Is production on the horizon for you?

Production is already happening behind closed doors. I’ve been playing around with stuff on and off for about 2 years now and things are really starting to click. I’ve entered the year feeling super creative and I’m making stuff whenever I can. There’s almost been a shift in my approach as I’ve spent more time doing it, now when I listen to a great tune it just makes me want to write something whereas before it would always make me want a mix. I’m lucky that I have a few select friends that have been producing for a long time that I can send my tunes to. They’ve already taught me so much and being able to get advice and tips from someone whose output you really admire is really helpful. I’ve not really shared anything with the world yet, although I did play one of my own tracks on my last I:Kiia show. I’m going to keep writing and creating and I’m sure I’ll put them out there at some point. For now I’m just having a lot of fun turning my ideas into something real. It’s a long game and I’m happy with that.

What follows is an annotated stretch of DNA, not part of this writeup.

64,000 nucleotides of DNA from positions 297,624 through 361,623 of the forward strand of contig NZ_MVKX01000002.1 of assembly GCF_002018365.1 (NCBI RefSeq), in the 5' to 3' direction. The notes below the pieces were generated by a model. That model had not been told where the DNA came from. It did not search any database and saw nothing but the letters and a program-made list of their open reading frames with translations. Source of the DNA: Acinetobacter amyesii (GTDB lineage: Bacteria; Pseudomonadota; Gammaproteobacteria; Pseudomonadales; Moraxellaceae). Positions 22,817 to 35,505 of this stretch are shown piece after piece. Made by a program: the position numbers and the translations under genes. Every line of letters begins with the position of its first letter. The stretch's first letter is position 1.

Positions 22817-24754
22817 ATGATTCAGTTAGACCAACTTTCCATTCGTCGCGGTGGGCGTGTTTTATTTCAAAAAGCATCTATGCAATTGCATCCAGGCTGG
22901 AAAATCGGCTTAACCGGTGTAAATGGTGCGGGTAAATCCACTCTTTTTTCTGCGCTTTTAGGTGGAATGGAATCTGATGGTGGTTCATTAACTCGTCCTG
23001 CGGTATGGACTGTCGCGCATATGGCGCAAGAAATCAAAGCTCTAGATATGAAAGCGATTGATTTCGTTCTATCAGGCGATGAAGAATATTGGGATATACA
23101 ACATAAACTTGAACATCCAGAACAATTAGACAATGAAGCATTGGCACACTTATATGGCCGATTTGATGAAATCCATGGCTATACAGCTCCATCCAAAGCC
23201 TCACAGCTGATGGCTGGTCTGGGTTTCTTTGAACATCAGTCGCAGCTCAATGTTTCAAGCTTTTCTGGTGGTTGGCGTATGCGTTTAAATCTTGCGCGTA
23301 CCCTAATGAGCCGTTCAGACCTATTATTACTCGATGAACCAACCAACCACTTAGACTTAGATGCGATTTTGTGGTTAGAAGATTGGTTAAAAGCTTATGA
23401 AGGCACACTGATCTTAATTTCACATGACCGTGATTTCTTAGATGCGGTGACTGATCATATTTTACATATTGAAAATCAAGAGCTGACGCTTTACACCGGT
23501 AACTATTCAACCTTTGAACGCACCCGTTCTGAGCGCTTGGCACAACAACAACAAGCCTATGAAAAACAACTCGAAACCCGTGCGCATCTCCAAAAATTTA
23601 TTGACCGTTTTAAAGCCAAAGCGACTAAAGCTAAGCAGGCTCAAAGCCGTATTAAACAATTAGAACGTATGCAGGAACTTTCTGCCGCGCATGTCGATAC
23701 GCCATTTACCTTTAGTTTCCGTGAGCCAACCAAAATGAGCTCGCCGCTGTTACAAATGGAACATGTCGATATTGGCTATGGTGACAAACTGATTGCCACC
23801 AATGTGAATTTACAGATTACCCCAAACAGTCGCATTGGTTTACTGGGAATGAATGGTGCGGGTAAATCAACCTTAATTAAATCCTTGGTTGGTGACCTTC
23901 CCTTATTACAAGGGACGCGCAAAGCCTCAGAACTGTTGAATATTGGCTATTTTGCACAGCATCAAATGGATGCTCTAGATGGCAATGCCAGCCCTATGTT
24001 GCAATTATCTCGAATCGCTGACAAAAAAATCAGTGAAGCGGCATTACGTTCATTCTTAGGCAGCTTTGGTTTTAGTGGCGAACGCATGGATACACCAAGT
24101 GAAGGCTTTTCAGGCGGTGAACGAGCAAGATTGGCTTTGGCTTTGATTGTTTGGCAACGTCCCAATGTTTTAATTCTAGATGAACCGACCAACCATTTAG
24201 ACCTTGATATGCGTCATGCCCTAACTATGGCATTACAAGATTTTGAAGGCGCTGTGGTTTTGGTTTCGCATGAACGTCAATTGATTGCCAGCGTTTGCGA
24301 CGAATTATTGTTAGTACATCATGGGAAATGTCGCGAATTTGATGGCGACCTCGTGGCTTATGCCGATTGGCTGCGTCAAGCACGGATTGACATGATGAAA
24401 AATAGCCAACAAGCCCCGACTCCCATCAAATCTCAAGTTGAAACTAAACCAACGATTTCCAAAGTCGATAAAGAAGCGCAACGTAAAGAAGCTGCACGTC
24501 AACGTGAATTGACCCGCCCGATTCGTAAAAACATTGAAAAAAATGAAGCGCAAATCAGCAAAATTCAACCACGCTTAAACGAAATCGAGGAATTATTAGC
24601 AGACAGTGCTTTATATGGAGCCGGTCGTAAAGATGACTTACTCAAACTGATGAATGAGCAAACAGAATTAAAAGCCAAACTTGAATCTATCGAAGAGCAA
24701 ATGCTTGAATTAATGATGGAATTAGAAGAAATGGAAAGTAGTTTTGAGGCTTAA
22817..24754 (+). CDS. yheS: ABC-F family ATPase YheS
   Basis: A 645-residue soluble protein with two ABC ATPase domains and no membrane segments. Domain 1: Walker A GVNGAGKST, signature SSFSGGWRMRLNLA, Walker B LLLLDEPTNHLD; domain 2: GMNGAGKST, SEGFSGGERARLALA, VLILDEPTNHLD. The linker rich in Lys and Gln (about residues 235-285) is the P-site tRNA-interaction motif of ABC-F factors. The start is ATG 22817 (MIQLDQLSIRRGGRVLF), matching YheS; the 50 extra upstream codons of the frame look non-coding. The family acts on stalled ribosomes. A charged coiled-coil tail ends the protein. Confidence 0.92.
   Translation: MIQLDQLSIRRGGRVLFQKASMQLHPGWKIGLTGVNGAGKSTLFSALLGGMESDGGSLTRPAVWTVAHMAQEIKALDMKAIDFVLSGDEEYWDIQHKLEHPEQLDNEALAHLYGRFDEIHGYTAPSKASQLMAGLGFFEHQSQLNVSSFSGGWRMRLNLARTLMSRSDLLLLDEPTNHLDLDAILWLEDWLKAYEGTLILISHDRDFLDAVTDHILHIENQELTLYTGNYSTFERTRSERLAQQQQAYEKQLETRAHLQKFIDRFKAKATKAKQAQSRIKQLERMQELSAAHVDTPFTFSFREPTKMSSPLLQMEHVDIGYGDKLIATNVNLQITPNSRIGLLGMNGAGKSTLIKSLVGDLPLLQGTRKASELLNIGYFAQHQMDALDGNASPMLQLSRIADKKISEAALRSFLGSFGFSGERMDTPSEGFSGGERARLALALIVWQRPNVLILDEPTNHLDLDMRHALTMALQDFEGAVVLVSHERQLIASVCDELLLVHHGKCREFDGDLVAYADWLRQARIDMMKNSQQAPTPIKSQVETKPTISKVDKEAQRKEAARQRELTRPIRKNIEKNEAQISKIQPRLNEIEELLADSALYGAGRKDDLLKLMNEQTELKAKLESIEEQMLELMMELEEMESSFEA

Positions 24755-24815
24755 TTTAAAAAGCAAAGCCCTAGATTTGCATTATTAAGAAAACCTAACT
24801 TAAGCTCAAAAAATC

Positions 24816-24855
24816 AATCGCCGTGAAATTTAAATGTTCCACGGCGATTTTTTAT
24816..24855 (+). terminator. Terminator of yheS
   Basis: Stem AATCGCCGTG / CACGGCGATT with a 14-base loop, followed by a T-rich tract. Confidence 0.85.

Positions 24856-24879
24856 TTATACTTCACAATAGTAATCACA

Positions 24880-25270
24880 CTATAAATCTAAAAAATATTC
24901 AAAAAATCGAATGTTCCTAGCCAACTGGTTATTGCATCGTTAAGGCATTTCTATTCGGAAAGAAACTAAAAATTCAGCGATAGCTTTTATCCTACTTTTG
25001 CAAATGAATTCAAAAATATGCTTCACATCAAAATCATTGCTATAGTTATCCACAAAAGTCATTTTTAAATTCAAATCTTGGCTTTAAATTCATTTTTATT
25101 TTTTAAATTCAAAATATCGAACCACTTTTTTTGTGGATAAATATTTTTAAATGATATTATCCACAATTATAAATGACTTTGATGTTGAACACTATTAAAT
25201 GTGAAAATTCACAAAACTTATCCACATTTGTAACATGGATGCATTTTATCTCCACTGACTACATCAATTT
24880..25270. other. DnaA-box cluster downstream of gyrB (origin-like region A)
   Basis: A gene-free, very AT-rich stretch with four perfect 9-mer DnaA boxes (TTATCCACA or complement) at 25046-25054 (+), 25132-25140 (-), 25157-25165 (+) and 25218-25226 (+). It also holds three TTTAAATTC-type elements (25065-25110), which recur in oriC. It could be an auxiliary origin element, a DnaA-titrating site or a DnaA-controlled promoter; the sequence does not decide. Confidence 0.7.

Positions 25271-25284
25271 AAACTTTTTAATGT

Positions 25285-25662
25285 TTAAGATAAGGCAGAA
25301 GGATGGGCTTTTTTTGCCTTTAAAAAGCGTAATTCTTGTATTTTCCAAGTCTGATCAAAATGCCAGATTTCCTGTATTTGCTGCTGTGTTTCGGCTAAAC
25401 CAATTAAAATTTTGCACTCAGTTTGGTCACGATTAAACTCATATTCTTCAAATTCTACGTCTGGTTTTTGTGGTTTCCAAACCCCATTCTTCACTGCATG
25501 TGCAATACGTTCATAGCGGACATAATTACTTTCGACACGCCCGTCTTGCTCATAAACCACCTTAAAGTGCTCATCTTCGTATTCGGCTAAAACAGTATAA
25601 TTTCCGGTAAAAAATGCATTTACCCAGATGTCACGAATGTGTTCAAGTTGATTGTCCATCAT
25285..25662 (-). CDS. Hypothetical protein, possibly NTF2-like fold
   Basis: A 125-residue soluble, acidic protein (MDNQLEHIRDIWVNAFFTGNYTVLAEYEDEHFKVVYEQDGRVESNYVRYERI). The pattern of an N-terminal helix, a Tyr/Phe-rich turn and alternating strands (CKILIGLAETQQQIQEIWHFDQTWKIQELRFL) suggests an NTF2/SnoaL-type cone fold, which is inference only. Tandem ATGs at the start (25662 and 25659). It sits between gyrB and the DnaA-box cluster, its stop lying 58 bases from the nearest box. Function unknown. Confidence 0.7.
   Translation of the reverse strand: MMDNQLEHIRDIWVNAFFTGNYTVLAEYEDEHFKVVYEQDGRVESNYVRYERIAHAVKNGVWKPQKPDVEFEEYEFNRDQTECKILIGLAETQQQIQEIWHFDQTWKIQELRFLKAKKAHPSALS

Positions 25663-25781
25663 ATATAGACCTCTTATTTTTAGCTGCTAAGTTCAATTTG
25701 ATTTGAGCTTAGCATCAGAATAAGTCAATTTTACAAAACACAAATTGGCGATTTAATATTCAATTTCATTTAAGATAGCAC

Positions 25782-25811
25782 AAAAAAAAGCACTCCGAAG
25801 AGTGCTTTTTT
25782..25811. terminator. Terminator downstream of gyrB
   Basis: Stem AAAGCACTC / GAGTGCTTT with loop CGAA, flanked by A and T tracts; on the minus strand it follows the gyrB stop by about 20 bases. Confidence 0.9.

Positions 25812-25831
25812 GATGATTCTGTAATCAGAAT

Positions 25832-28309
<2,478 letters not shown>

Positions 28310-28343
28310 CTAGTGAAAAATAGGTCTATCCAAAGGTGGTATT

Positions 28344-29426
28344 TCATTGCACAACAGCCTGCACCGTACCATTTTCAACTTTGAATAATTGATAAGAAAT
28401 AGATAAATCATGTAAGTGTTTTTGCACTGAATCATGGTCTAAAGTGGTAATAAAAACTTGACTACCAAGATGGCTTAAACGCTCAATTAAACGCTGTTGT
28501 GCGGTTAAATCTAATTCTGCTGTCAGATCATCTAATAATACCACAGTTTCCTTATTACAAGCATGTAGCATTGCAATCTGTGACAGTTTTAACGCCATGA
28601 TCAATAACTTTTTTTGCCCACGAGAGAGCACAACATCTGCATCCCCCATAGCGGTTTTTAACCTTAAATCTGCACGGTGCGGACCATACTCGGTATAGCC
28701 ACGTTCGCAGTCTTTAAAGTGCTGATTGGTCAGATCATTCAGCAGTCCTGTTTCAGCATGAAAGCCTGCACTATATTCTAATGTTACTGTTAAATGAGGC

What are you looking forward to the most in 2019?

Everything! I’m in a great place both creatively and in confidence. I’ve met a lot of people over the last year and have a lot of opportunities in the pipeline. I also have my absolute hero headlining our next Cue night. We’ve invited Violet down and I couldn’t be more excited to be honest, she’s probably my favourite artist in the industry right now. Plug over haha. But seriously, if I can continue to play records to people and write music I’ll be happy and thankfully it doesn’t look like that’s going to stop. 

 
Stu Richards